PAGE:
Setting objectives - Deepstash

Setting objectives

To start with setting your OKRs, set a very high, single objective for a fixed time, such as a quarter.

  • An objective should be qualitative and inspirational and motivate people to work on the challenge.
  • Time-bound. It should be a clear sprint, not last too long.
  • Directly actionable by the team, not dependent on other teams.

An example of a good objective: Launch an awesome MVP.

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Creating a cadence

Create a weekly cycle. A Monday check-in is a conversation across the whole team that shows the group's OKRs.

On Friday's, teams can celebrate their achievements. Each team should share something. The goal is to feel like a winning team.

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The key results are tangible and quantitative. They are hard to achieve but not impossible.

You generally will have three key results that are based on anything you can measure, such as growth, engagement, revenue, performance, quality.

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Ideas are easy to come up with. What is difficult is moving from an idea to reality. We need systems to keep us, and our teams focused on the goal.

Systems are divided into three parts:

  1. Setting inspiring and measurable goals.
  2. Ensuring you and your team always make progress toward that desired goal.
  3. Setting the cadence to ensure the group remembers what they are trying to do and hold each other accountable.

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The first step to success is creating a mission statement. A good mission is short and inspirational. Try to make it remain valid for at least five years by making it broad.

"We [improve life] in [market] by [value]."

Then motivate people to get them to do their best work and meaningfully measure progress using the OKR system - Objectives and Key Results.  

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  • We don't prioritise our goals. Setting a single objective with three key results can provide the necessary focus.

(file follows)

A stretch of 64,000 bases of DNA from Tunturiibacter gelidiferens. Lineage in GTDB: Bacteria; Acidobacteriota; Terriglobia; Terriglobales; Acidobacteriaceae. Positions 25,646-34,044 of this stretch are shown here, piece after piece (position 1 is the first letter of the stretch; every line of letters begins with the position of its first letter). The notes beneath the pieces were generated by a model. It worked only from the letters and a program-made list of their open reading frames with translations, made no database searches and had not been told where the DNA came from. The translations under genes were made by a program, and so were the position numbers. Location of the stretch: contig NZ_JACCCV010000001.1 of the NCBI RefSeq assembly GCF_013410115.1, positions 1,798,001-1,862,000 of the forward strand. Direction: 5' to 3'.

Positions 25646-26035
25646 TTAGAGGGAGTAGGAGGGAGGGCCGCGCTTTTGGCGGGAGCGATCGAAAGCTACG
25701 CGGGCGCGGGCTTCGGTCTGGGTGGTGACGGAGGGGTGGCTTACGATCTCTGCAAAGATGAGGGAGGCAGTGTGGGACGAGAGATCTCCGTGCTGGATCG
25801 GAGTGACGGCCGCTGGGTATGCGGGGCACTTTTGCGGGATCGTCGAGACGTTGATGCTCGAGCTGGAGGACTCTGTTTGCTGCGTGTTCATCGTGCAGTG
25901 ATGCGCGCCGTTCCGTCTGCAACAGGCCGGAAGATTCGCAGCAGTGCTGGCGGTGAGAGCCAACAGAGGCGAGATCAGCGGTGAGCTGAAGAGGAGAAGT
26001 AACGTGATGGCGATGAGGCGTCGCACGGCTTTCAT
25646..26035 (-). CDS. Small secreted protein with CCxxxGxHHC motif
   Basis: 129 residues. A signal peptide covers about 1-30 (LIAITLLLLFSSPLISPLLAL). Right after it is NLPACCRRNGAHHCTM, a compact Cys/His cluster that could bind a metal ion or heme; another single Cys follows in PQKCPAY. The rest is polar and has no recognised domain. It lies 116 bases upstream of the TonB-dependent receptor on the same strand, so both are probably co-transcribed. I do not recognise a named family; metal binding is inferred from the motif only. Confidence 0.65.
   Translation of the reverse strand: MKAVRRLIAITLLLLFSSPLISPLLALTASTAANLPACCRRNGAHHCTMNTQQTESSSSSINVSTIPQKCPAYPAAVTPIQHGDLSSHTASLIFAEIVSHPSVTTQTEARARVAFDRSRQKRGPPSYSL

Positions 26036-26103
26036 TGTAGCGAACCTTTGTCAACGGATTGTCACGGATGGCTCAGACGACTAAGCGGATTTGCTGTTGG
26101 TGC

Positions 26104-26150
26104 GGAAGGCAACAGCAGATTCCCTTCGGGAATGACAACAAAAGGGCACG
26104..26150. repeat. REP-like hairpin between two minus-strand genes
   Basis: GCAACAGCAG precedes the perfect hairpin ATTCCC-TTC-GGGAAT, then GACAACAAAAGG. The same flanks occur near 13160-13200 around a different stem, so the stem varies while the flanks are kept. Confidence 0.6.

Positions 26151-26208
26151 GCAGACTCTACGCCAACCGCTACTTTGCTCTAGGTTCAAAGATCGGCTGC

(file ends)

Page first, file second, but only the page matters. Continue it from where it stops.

• We haven't communicated the goal persistently and comprehensively.
  • We don't have a plan. 
  • We haven't made time for our goals. Committing a specific time to work towards the objective will ensure progress.
  • We give up instead of iterate. Successful teams may get it wrong at first but then try again.

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CHRISTINA WODTKE

Don’t tell people how to do things, tell them what you need done and let them surprise you.

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RELATED IDEAS

Objectives and Key Results (OKR)

The Objective is qualitative, and the KR’s (most often three) are quantitative.

They are used to focus a group or individual around a bold goal. The objective sets a goal for a set period of time, usually a quarter. The key results tell you if the objective has been met by the end of the time.

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To build a high-performance team, you need to empower people.

Learning how to motivate and inspire them will make them want to work with you. Knowing how to enlist the knowledge, energy, and resources of others will enable you to accomplish more.

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An outcome is “a change in human behaviour that drives business results.” Outcomes have nothing to do with making ‘stuff’ – though they’re something created by making the right stuff.

Outcomes are the changes in the customer, user, employee behaviour that lead to good things for your company, your organisation, or whoever is the focus of your work.

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Gold insights on Product Delivery

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